Late in the evening on Oct. 18, the then-chairwoman of the Albemarle County School Board urged her colleagues to make a decision that she said couldn’t wait.

After learning about a 1956 article in Commentary magazine that ascribed racist statements to former Albemarle schools Superintendent Paul H. Cale, the namesake of Cale Elementary School, the School Board directed Superintendent Matt Haas to begin a review of the names of county schools and determine if any are “inconsistent with the division’s values.”

Kate Acuff, the board’s chairwoman at the time, said the immediate action was necessary to ensure Albemarle’s schools are welcoming to all students. But the decision also might have revealed how the division’s recent efforts to deal with legacies of racism might just be scratching the surface of its history.

Acuff said recently that she knows little about the county’s longest-serving superintendent beyond the contents of the 1956 article.

“I don’t think any of us did,” Acuff said. “These comments, if accurate, are disturbing. But no one on the School Board … knew Mr. Cale. No one is interested in making decisions based on a comment from over 60 years ago.”

The sudden turn of events in October was heartbreaking for Cale’s children, and his son as recently as 2011 had been invited back to Albemarle for events that honored his father’s legacy.

“This whole incident totally came out of the blue,” Paul Cale Jr. said. “It was very hurtful to us.”

Cale said he recently reviewed a trove of newspaper clippings and letters from his father’s tenure as superintendent that his late mother had collected. He firmly believes that Cale Sr. supported the gradual integration of Albemarle’s school system while working under School Board members, county supervisors and state legislators who were hell-bent on preventing it from happening.

“He didn’t create that situation. He just had to deal with the way that it was,” Cale said of his father. “There was never any indication that he was trying to prevent integration from happening.”

As the school division awaits the hiring of a historian to conduct further research on school namesakes, it is also attempting to dive deeply into issues of racial equity. But is it possible to solve these problems before understanding their origins in the past?

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Filmmaker Lorenzo Dickerson also works as a web and social media specialist for Albemarle County Public Schools

Credit: Albemarle County Public Schools

In “Virginia’s Creeping Desegregation,” journalist James Rorty investigated how different regions of the state were responding to the U.S. Supreme Court’s school desegregation ruling in Brown vs. Board of Education two years after the 1954 verdict.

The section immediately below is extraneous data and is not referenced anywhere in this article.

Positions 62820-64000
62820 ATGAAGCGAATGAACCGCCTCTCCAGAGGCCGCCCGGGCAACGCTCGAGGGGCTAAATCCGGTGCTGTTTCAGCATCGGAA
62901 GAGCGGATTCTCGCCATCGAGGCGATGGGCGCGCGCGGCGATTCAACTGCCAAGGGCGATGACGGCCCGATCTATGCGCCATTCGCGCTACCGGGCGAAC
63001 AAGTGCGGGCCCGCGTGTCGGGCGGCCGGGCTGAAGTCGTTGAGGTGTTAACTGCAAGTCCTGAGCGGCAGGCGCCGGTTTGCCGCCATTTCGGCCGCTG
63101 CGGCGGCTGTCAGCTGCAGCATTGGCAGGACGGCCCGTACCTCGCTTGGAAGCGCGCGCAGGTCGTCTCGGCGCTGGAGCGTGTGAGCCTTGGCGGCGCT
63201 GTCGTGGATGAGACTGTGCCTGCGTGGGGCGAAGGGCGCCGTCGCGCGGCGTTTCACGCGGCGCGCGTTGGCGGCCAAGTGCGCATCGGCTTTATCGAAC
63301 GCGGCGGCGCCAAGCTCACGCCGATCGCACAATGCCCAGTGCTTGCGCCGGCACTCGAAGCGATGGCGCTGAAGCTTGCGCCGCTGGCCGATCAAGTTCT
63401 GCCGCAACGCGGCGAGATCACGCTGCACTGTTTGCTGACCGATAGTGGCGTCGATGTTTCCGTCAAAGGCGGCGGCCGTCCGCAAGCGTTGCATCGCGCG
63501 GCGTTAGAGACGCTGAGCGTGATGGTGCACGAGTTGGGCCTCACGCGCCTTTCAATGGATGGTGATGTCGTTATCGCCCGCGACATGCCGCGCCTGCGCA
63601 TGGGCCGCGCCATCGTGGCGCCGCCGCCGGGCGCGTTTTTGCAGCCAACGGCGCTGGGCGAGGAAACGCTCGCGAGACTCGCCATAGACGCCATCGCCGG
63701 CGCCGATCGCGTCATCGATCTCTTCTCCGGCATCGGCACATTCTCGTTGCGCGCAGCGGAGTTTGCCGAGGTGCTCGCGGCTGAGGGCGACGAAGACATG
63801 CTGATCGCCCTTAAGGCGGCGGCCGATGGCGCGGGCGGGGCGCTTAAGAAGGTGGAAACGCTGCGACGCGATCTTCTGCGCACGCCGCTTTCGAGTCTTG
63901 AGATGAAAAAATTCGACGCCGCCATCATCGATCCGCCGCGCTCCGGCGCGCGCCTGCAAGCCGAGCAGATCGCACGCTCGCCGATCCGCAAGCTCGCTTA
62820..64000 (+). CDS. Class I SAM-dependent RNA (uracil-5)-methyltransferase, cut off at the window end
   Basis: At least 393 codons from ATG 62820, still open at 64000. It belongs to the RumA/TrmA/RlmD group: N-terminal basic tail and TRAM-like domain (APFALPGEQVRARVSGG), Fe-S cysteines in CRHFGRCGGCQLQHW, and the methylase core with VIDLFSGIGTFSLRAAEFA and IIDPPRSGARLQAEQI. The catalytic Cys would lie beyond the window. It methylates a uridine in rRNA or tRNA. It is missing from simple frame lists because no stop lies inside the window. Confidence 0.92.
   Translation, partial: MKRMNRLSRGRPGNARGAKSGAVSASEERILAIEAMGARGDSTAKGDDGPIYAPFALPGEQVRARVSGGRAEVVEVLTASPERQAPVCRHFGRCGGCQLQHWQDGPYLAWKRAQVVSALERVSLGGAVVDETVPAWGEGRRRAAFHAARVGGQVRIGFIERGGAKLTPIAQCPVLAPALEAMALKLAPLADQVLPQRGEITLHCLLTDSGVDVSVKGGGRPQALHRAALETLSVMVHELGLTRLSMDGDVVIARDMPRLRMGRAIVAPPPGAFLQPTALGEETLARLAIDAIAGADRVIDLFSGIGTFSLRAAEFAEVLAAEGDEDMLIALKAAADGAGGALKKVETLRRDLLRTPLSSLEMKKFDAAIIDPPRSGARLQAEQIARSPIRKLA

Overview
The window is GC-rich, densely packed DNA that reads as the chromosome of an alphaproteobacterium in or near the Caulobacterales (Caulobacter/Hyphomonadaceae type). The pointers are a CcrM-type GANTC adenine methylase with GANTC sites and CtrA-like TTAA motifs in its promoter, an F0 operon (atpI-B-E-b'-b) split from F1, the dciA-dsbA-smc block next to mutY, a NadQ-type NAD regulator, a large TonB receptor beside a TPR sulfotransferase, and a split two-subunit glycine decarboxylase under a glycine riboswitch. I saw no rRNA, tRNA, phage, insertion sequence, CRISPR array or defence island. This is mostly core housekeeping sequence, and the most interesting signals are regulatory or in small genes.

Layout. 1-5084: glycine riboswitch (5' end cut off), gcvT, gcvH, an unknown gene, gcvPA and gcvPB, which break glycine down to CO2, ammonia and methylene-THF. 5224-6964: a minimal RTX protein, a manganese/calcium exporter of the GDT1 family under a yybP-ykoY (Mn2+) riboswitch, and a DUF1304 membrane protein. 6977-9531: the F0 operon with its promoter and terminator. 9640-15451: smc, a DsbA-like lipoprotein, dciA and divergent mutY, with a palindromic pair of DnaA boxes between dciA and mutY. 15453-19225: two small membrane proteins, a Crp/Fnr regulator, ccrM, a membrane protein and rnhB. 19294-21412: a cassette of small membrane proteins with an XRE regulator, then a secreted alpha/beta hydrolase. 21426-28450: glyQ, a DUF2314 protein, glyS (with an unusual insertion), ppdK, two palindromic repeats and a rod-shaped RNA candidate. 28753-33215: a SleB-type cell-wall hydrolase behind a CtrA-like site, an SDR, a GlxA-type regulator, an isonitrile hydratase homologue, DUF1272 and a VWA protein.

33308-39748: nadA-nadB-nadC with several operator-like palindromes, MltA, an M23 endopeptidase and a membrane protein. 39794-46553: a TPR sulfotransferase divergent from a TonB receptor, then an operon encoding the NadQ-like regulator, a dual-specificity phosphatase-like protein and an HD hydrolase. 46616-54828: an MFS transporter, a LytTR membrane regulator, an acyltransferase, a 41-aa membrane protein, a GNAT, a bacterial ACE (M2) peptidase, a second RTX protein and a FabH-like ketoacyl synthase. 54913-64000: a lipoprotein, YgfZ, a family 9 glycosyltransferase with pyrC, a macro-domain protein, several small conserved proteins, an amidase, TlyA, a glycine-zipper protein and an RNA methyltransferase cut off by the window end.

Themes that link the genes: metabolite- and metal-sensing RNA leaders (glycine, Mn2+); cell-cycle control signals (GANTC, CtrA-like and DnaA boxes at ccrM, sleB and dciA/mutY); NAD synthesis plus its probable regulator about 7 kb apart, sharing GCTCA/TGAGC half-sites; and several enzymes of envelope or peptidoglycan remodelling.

Rorty reported that Cale Sr. doubted integration would be feasible in Albemarle, in part because white parents would remove their children from public schools that employed black teachers.

According to Rorty, Cale Sr. personally believed the county’s black teachers were inferior to their white peers, going as far as to “[declare] that an M.A. from Columbia didn’t necessarily make a Negro teacher either professionally competent or trustworthy.”

Cale Sr. also voiced frustration with principals of black schools who had lost faith in him and “refused to confer [with him] except publicly, in the presence of their entire staffs,” Rorty wrote.

“What did the Negroes expect to happen next?” Cale Sr. said in the article. “What did they want?”

Before making her motion to review school names, Acuff said Albemarle “should not revere or celebrate these viewpoints nor preserve them in perpetuity in the names of public buildings.”

Cale Jr. says he had never heard of the 1956 Commentary article before it resurfaced last fall. In letters to the School Board, he has argued that Rorty’s extensive paraphrasing may have distorted his father’s actual statements. He also noted that Rorty made at least one error by referring to his father as “Dr. Cale”; Cale Sr. never earned a doctoral degree.

Lorenzo Dickerson, a web and social media specialist for Albemarle schools, said he found Rorty’s article a few years ago while producing two historical documentaries, “Albemarle’s Black Classrooms” and “Color Line of Scrimmage.”

While Dickerson has intensively studied the process of desegregation in the county, his research so far has revealed little else about Cale Sr.’s personal views on race.

“You would think it would be easier to find information about him,” Dickerson said. “I’m not sure why it’s not.”

Dickerson included excerpts from Commentary in “History is the Present,” a 30-minute presentation on the educational experience of African-Americans in Albemarle. After Dickerson shared the presentation in October with staff at Western Albemarle High School, Haas asked if he could make it a part of that week’s School Board meeting.